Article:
receive $10,000 USD each and their ideas
will be showcased on the BREAD Ideas
Challenge website to draw international
attention to these important challenges.
The BREAD Ideas Challenge is open to
graduate students, postdoctoral associates and faculty at universities, colleges
and non-profit research organizations in
the United States and internationally. NSF
Press Release 13-058
Deadline: 4/30/2013
designed to enable scholars in all disciplines who specialize in South Asia to
pursue further research in India. Senior
Fellows establish formal affiliation with
an Indian institution; Senior Scholarly/
Professional Development Fellowships
are available to established scholars who
have not previously specialized in Indian
studies and to established professionals
who have not previously worked or studied in India. Senior Scholarly/Professional Development Fellows are formally
affiliated with an Indian institution;
Senior Performing and Creative Arts Fellowships are available to accomplished
practitioners of the performing arts of
India and creative artists who demonstrate
that study in India would enhance their
skills, develop their capabilities to teach
or perform in the U.S., enhance American
involvement with India’s artistic traditions, and strengthen their links with
peers in India.
Deadline: 7/1/2013
13-7 Humanities Program (Delmas)
The Gladys Krieble Delmas Foundation
intends to further the humanities along a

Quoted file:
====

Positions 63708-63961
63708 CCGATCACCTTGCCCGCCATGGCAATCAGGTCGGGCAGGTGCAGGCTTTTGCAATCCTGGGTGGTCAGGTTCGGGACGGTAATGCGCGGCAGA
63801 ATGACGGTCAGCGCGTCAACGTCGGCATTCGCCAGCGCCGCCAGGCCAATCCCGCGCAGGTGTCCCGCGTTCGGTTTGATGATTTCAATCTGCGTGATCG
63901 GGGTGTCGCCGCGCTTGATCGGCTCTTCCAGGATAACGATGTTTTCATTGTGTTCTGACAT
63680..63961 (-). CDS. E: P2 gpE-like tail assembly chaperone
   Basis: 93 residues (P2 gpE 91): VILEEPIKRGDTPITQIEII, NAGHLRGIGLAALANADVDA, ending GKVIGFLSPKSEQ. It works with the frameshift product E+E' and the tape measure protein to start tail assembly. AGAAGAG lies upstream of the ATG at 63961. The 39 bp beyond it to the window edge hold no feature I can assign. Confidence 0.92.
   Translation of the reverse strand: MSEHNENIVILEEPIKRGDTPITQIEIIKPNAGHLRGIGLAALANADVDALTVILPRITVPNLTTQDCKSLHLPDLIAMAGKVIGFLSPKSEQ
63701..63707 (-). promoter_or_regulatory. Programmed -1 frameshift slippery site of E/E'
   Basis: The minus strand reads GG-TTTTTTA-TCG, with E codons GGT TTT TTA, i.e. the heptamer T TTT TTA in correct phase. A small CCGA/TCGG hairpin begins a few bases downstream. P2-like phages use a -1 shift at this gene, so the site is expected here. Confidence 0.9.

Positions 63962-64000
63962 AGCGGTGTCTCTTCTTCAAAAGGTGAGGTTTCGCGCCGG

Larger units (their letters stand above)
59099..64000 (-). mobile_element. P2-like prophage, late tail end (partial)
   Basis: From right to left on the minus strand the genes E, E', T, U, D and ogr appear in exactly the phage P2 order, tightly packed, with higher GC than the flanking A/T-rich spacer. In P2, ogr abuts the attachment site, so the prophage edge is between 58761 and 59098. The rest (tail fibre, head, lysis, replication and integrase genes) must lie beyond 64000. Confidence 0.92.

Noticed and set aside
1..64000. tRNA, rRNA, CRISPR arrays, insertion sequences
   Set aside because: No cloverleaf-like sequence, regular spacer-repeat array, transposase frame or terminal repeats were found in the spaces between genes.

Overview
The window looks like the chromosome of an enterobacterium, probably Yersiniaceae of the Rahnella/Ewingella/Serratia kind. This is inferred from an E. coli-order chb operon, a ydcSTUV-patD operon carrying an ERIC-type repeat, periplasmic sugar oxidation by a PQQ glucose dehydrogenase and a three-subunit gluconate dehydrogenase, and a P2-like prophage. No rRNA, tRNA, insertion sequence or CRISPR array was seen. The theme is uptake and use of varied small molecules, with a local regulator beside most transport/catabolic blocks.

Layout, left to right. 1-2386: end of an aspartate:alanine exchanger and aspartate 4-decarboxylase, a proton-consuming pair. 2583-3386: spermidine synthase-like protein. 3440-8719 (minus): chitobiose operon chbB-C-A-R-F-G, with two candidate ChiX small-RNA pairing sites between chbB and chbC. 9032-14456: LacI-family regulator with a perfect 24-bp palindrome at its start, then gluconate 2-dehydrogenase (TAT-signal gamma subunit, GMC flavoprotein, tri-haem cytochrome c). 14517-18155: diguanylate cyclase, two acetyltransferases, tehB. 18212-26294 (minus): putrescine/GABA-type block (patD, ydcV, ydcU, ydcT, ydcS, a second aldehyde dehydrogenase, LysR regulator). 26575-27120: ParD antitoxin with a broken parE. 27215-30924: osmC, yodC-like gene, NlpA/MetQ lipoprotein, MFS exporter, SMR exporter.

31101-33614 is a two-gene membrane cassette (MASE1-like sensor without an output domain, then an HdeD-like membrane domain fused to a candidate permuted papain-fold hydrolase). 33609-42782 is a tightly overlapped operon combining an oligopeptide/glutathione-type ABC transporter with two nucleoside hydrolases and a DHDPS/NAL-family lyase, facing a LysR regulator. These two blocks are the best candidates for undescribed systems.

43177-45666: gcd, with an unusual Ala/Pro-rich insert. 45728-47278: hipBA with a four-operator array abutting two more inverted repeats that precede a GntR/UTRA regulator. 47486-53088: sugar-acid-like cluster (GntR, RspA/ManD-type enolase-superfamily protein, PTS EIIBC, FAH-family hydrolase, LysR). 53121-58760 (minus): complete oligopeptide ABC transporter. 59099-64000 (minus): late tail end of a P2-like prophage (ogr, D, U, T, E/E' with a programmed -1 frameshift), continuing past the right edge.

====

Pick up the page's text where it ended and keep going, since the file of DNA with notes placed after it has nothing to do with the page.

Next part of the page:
broad front, supporting projects which
address the concerns of the historical studia humanitatis: a humanistic education
rooted in the great traditions of the past;
the formation of human beings according
to cultural, moral, and aesthetic ideals
derived from that past; and the ongoing
debate over how these ideals may best be
conceived and realized. Programs in the
following areas are eligible; the history,
criticism, and theory of the arts; and those
aspects of the social sciences which share
the content and methods of humanistic
disciplines. The Foundation welcomes
projects that cross boundaries between
humanistic disciplines and explore the
connection between the humanities and
other areas of scholarship.
Deadline: Open
13-8 Fellowships in India (AIIS)
The American Institute of Indian Studies
is a cooperative, non-profit organization
of seventy- one American colleges and
universities that supports the advancement of knowledge and understanding of